We're entering winter here in L.A.. It doesn't snow here but it can look a little drab, at times, outside. A lot of plants have gone quiet for the season. Theatre is dark as they say. But wait, to my subtropical surprise, I'm starting to see what look like pink snowballs on some very handsome plants around these parts. The plant in question is Dombeya burgessiae 'Seminole' sometimes referred to as Tropical Hydrangea or Pink Wild Pear.
Dombeya burgessiae 'Seminole' is a shrub/small tree that can grow up to 10 feet tall and 8 feet wide. It comes from South Africa and Zimbabwe. As it grows, it forms a densely branched shrub that is covered in big, bold, broadly bountiful leaves. Something about their bigness gives the plant that juicy, jungly vibe. In winter, the shrub gets covered with clusters of flower buds. These buds then burst open into blushingly rich, passionate pink rose-like flowers that punch up the pallid palette of winter as well as cover, and I mean cover, the foliage. Dombeya like full sun, well-draining soil, regular water and temps that remain above 30 degrees fahrenheit/-1 celsius.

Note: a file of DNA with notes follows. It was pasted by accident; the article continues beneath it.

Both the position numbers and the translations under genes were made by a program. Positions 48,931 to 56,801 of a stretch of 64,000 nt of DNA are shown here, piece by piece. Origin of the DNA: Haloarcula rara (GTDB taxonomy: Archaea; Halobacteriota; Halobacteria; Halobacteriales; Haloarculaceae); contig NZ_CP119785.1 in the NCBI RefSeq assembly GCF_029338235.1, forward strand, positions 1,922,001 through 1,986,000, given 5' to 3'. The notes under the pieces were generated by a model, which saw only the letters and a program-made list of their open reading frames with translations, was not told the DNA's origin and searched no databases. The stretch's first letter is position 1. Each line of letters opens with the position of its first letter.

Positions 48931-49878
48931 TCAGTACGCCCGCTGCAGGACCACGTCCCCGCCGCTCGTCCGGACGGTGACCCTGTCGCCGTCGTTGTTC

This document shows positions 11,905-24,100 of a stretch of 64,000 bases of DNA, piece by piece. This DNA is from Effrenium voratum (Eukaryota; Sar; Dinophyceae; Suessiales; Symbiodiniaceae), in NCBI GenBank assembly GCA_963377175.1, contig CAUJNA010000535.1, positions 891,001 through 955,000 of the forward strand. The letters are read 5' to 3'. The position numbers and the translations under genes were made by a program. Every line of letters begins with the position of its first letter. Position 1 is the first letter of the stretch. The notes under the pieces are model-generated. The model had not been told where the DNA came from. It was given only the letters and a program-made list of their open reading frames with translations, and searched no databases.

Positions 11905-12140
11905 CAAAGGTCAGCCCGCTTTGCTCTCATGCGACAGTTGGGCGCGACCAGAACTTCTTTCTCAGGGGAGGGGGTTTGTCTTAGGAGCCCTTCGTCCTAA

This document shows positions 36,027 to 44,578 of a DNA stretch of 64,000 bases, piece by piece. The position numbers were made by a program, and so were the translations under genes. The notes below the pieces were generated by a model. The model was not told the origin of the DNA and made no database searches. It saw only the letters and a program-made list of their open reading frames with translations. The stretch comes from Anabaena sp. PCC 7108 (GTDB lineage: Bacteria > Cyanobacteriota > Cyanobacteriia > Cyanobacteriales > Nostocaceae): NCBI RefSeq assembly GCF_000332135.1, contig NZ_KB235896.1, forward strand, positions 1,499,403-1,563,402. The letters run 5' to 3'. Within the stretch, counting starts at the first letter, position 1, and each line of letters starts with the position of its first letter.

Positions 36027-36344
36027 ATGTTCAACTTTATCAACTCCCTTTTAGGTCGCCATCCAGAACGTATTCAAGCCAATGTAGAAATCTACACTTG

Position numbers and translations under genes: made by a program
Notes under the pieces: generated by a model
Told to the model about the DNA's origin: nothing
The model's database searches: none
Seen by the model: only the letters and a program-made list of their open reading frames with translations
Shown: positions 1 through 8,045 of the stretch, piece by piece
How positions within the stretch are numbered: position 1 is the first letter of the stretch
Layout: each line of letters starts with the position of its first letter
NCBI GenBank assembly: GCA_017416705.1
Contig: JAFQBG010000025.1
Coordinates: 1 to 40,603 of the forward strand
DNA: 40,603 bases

Great for subtropical gardens, exotic woodland gardens, and as a colorfully choice screening shrub to provide something a bit out of the ordinary for some winter wonderment. Being commonly called the Tropical Hydrangea, this shrub gives a bit of classic garden fashion but with a tropically vibrant twist.